STOCKHOLM: Pakistani human rights activist Asma Jahangir and Edward Snowden are among the winners Wednesday of a Swedish human rights award, sometimes referred to as the “alternative Nobel.”
The 1.5 million kronor ($210,000) cash award was shared by Jahangir, Basil Fernando of the Asian Human Rights Commission and US environmentalist Bill McKibben.
Also read: Herald exclusive: An interview with Asma Jahangir
The former National Security Agency contractor, who was honoured for his disclosures of top secret surveillance programs. split the honorary portion of the 2014 Right Livelihood Award with Alan Rusbridger, editor of British newspaper The Guardian, which has published a series of articles on government surveillance based on documents leaked by Snowden.
Created in 1980, the annual Right Livelihood Award honours efforts that prize founder Jacob von Uexkull felt were being ignored by the Nobel Prizes.
The prize is awarded annually “to honour and support those offering practical and exemplary answers to the most urgent challenges facing us today”, according to the foundation.
As an honorary award winner, Snowden, would not receive the customary 500,000 kronor ($70,000) prize money, but the foundation said it would “fund legal support for him” without disclosing the amount.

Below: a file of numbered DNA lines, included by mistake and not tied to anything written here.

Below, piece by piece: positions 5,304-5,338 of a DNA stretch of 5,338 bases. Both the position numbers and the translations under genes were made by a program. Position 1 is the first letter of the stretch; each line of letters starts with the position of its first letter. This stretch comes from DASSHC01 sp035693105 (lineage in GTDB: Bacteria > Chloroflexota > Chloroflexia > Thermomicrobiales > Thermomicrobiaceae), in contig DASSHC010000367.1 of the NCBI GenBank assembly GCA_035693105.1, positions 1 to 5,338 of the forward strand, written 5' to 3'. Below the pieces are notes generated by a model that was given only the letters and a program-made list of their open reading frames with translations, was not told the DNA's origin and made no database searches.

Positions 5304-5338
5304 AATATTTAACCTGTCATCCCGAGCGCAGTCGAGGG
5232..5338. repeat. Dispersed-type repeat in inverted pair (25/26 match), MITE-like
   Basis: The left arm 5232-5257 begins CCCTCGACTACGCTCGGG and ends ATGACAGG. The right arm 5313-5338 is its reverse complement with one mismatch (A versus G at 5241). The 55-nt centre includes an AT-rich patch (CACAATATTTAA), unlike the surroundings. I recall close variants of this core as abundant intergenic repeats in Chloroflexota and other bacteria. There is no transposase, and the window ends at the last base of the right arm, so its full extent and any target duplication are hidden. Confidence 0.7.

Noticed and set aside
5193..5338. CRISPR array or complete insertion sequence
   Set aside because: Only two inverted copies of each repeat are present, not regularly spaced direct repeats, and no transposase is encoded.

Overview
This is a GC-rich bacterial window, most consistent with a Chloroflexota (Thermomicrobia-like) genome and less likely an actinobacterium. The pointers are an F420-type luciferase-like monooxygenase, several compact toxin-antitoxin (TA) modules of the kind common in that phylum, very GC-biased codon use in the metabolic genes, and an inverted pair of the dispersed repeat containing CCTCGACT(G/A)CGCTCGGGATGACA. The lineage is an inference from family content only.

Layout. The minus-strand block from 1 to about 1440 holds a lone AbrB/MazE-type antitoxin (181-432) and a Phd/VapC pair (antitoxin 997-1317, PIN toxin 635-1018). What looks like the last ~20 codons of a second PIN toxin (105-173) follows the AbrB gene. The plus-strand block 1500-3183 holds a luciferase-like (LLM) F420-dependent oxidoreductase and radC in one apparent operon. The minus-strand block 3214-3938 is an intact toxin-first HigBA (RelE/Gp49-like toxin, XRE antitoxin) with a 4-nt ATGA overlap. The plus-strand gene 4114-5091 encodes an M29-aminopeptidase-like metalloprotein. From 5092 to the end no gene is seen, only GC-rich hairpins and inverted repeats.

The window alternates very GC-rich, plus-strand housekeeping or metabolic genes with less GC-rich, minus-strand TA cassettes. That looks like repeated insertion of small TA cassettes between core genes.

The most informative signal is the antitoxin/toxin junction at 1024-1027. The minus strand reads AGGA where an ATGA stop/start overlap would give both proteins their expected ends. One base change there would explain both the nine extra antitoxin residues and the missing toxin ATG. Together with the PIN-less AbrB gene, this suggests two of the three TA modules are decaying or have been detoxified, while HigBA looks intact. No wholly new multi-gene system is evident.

Read more » DAWN
Pakistan’s musician Taimur Laal on massacres of liberals in the “Land of the Pure” by the “guardians of the Religion of Peace!?” Laal’s video on the trials, tribulations, and sacrifices of the people of Pakistan in the struggle against extremism in our society. Religio-fascists! how do you claim that the battle is over in which we have not even taken the very first step! You can crush All of us. But you can not stop the spring.
Poet: Faiz Ahmed Faiz. Directed by Dr. Taimur Rahman.
Courtesy: Laal » YouTube
My real ‘crime’: Standing up for U.S.-Pakistan relations
By Husain Haqqani
Husain Haqqani, a professor of international relations at Boston University and a senior fellow at the Hudson Institute, served as Pakistan’s ambassador to the United States from 2008 to 2011.
I am saddened but not surprised that a Pakistani judicial inquiry commission has accused me of being disloyal while serving as my country’s ambassador to the United States. The tide of anti-Americanism has been rising in Pakistan for almost a decade. An overwhelming majority of Pakistanis consider the United States an enemy, notwithstanding the nominal alliance that has existed between our countries for six decades. Americans, frustrated by what they see as Pakistani intransigence in fighting terrorism in Afghanistan, are becoming less willing to accept Pakistani demands even though Pakistan has suffered heavily at the hands of terrorists.
Continue reading Treason charges on Husain Haqqani reflect Pakistan’s isolation.